Thursday, January 02, 2014

Legal, Baby!

Five years ago on the day of our commitment ceremony, Jonah said to me, "Maybe we'll do this again in five years, and maybe then it will be legal."  At the time I thought we'd do it again somewhere like California.  Of course, I also knew that Jonah was referring to the fact that he would like a bigger ceremony and one that his family might attend.

Five years to the day Jonah and I were married UTAH of all places!!!!  Incredible.

I don't know what's going to happen as appeals are taken into consideration and when this reaches the supreme court, which it inevitably will.  But I've said in the past that this rolling stone can't be stopped.  Even if our marriage is declared invalid, which legal experts seem to think it won't be even if Judge Shelby's ruling is overturned; even if marriage between people of the same sex is once again outlawed in Utah, I think it will only be temporary.

And the optimist is me says gay marriage in Utah is here to stay.  I think the Supreme Court will find it unconstitutional to deny gay people that right.  In fact, the Utah case may very well become the springboard for all states having to recognize gay marriages...which would be the irony of ironies, in my opinion.

I think the Utah government is fighting a losing battle...and wasting precious tax dollars to do it.  But that is its prerogative, I suppose.

As for Jonah and me, our day was lovely.  We drove to St. George very, very early with a friend who would serve as one of our witnesses.  Because it was New Year's Eve, the Washington County Clerk's Office was scheduled to close at noon, so we wanted to get there as early as possible to make sure everything went through the way it was supposed to.

When Amendment 3 was overturned, Jonah and I had already asked for New Year's Eve (and New Year's Day) off because of our anniversary, and we had already been talking about getting married in California simply for tax and health insurance purposes.  That all this was occurring so close to our anniversary in the state where I was raised and where we had our commitment ceremony seemed fateful, so we decided to go to Utah and get married.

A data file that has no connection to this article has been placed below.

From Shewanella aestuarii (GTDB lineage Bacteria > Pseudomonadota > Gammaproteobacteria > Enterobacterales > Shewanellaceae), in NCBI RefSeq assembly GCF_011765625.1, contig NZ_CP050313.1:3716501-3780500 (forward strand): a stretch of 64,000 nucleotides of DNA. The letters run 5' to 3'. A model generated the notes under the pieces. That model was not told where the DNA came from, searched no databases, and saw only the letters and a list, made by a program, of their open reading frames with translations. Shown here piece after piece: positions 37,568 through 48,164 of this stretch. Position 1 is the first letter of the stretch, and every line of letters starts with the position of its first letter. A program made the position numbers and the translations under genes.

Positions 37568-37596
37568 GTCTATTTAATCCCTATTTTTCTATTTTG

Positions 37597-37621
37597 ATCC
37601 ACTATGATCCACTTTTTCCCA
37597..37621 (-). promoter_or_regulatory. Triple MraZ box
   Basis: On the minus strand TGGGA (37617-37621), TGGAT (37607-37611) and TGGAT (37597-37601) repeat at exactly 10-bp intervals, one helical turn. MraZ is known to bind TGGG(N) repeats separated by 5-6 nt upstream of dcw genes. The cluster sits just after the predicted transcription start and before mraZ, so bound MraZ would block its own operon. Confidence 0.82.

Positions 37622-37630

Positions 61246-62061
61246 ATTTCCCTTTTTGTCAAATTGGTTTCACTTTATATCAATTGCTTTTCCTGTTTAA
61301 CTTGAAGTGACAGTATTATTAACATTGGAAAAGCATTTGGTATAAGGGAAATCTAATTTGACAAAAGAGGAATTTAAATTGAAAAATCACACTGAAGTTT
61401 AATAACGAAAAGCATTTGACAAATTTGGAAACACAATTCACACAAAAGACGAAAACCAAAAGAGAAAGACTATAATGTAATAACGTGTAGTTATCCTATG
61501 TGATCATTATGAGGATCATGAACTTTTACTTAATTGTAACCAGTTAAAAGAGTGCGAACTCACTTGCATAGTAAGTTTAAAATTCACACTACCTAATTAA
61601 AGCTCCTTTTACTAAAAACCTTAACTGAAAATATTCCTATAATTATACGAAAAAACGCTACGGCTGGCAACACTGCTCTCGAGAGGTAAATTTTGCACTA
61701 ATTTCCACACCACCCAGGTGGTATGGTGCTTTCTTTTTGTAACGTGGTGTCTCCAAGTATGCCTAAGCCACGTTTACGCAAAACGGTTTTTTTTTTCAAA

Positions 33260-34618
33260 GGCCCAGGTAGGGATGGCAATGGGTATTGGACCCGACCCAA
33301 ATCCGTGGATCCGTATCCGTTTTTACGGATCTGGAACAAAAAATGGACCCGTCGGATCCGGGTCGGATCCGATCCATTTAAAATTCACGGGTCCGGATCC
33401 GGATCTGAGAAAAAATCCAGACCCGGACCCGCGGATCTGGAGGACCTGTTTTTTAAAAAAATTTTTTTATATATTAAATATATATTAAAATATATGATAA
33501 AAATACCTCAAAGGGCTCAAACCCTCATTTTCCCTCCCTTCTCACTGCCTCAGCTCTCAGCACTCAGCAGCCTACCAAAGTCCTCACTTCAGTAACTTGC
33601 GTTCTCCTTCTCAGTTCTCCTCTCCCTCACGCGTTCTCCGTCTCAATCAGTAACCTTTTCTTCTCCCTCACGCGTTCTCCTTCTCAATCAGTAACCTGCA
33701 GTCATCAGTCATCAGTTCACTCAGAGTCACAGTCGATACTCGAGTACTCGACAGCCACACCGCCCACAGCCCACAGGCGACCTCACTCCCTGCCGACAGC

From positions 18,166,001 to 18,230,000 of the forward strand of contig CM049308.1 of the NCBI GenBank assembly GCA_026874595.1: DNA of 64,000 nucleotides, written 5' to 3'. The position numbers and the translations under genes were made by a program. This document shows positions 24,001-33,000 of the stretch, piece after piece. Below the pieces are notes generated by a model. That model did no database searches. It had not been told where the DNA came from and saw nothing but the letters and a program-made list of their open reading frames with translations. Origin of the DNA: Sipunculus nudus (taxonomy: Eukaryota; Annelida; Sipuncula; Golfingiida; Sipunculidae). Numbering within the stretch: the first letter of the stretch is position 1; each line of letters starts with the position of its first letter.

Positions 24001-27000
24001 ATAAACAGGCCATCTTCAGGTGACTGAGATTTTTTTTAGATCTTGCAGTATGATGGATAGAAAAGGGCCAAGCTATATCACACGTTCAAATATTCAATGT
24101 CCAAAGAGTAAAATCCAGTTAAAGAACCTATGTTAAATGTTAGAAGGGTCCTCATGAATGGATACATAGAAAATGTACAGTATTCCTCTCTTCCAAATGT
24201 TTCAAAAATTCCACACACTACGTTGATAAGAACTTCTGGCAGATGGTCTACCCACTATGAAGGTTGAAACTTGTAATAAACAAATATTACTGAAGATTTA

Some friends advised us to get married before our anniversary date in case the state was allowed a stay on same-sex marriages, but we figured if it was meant to be it would happen, which it did.

The county clerk's office was not busy at all, fortunately, and we were were prepared with everything we needed to apply for a marriage license.  The lady who helped us was very nice.  Because this happened so quickly and unexpectedly in Utah, the application forms still say "bride" and "groom," of course, so they had to white that part out to accommodate for two grooms.

We actually completed the process so quickly that we had an hour to spare before our minister and our other witness were to meet us.  Our friend who had driven with us offered o treat us to a wedding breakfast at a nearby diner, so we went there and ate, and it was nice.  Very large portions, too.

It was quite an eclectic crowd.  To the side of us was a redneck and his family and in back of us was a financial advisor talking to his friend about investing his money, and then of course, at our table was the gay couple about to get married in conservative St. George.

Jonah had picked out our outfits which consisted of custom-made tuxedo tee shirts with rainbow bow ties and metallic red roses:

black cardigans, skinny black jeans, and nice shoes.  We looked cute:

I kind of hoped the redneck nest to us at the diner wouldn't notice our attire.  But maybe he didn't care either way.  In any case, he didn't seem to notice.

We had found our minister through a Facebook acquaintance of mine.  We don't many people in St. George, but we knew some marriages had been performed there, so we asked my acquaintance if he knew anybody who had officiated.  He put me in touch with a friend of his who had gotten married in St. George, and that friend put us in touch with the minister who had married him and his partner.  She was more than happy to do it.

We didn't meet her until the day of the wedding.  She told us she would be wearing a purple top and black bottoms (actually, it was the other way around).  Purple is both Jonah and my favorite color.  I took that as a good sign.

I had also called two mutual friends who live in the St. George area and who I've performed on stage with and asked if one of them would serve as our other witness.  They were delighted to come.  I also found out one of them is an ordained minister as well, so he could have married us, too, if the need had arisen.  Also fortunate was that both friends are good photographers so they took pictures of our wedding (which arent the pictures posted here).